Individual--Scoring-J.R. Henderson, 1st, 20.0; Toby Bailey, 8th, 17.6. Rebounding- J.R. Henderson, lst, 9.4; Toby Bailey, 17th, 5.3. FG %-Baron Davis, 6th, 54.7. FT %-Toby Bailey, 9th, 81.0. Assists-Baron Davis, 5th, 4.6; Toby Bailey, 10th, 4.1. Steals-Earl Watson, 1st, 2.8; Baron Davis, 7th, 2.2.

Toby Bailey's 13 (for 15) free throws made vs. Alabama-Birmingham leads the Pac-10 in free throws made. Baron Davis' eight and Earl Watson's seven steals vs. Northern Arizona lead the Pac-10.

Special Stats

UCLA is 5-0 when scoring 80 or more points and 9-0 when holding the opposition to 79 or under.

The Bruins are 7-1 when leading at the half (UCLA led at Arizona 41-38 at halftime before losing), 1-0 when tied (UCLA at Arizona State was tied 34-all) and 2-1 when trailing (lost to North Carolina (55-34) and beat Alabama-Birmingham (42-28) and Boise State (42-41).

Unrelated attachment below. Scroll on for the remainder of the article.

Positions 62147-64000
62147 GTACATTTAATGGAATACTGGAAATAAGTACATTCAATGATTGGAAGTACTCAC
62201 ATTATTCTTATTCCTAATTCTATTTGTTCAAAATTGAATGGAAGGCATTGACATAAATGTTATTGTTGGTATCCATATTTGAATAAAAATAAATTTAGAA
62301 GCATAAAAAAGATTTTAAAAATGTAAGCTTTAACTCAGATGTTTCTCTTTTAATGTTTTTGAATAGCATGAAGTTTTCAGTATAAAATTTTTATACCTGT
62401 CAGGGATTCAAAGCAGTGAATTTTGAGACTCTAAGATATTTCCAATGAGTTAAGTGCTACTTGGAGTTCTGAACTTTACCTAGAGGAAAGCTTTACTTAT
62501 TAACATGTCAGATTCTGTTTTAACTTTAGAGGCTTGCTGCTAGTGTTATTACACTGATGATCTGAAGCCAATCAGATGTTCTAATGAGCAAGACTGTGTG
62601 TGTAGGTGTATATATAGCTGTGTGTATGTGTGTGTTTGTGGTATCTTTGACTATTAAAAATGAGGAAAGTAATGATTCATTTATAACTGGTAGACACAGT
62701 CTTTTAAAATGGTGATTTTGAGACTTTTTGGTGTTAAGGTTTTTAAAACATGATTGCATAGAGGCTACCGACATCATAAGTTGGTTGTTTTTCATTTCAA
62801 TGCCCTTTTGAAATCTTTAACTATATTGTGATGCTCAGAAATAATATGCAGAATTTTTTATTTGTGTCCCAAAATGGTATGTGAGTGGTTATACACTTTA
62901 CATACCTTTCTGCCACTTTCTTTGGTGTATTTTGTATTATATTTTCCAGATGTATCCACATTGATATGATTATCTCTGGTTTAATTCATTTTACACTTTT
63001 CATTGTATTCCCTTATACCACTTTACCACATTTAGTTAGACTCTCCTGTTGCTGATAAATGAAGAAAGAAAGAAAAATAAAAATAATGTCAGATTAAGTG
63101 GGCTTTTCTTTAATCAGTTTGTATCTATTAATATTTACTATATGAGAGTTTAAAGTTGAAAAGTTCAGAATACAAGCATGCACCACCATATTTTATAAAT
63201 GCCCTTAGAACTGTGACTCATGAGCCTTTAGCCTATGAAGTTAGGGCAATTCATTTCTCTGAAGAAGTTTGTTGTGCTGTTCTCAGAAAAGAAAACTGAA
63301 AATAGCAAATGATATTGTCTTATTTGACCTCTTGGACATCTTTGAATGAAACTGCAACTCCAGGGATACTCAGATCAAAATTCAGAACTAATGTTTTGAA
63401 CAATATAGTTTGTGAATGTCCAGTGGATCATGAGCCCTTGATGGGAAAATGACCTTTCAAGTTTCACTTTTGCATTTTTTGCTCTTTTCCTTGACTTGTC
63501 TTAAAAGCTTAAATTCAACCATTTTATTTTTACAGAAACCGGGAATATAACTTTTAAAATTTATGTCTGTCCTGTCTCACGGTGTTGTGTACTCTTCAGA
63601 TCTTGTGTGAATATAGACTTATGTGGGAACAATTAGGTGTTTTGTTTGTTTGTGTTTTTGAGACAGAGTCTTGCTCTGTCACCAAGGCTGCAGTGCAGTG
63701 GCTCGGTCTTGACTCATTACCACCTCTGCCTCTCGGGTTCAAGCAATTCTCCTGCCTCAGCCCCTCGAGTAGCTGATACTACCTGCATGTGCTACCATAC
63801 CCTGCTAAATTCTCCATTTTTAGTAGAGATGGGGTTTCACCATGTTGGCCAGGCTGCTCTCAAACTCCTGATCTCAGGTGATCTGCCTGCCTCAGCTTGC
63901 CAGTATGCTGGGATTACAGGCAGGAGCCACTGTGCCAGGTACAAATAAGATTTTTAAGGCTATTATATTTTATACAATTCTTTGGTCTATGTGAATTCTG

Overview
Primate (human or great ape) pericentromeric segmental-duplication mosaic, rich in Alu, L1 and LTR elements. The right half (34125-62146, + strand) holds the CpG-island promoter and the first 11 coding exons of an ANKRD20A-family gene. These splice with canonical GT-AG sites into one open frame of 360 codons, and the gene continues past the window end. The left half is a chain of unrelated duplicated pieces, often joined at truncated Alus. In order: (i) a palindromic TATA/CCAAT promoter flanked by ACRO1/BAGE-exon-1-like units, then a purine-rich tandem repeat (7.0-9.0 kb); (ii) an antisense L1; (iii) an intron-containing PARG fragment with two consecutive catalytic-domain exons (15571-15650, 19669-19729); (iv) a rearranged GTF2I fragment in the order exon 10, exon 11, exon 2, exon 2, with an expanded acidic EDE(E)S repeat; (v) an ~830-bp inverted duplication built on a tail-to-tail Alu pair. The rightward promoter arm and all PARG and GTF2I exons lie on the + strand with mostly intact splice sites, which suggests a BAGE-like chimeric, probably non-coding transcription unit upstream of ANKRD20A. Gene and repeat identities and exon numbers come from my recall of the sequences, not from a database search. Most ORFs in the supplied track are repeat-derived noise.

UCLA is 5-0 when shooting 50.0 or better from the field and 5-2 when shooting below 50.0 (beat UAB (49.1), New Mexico (48.3), Saint Louis (40.0) UNLV (38.1, season-low) and Illinois (45.3), lost to North Carolina (40.6) and at Arizona (46.2). The Bruins are 7-1 (lost to Arizona (40.0) when holding the opposition to between 40.0-50.0 from the field, 2-0 under 40.0 and 1-1 when the opponent shoots over 50.0 from the field (beat Northern Arizona (52.0) and lost to North Carolina (62.7).

UCLA is 9-1 (lost at Arizona, 46.2-40.0) when outshooting the opponent and 1-1 (beat Saint Louis (45.5-40.0) and lost to North Carolina (62.7-40.6) when outshot. UCLA has outshot its last five opponents (at Arizona State, at Arizona, Illinois, UNLV, Boise State). The Bruins are 6-0 with a rebound advantage, 1-0 when tied (UAB, 31-31) and 3-2 when the advantage is to the opponent (won at Arizona State (45-38), UNLV (55-48) and Northern Arizona (33-27) and lost at Arizona (41-34) and North Carolina (45-28). UCLA has been outrebounded its last two games (at Arizona State 45-38 and at Arizona 41-34).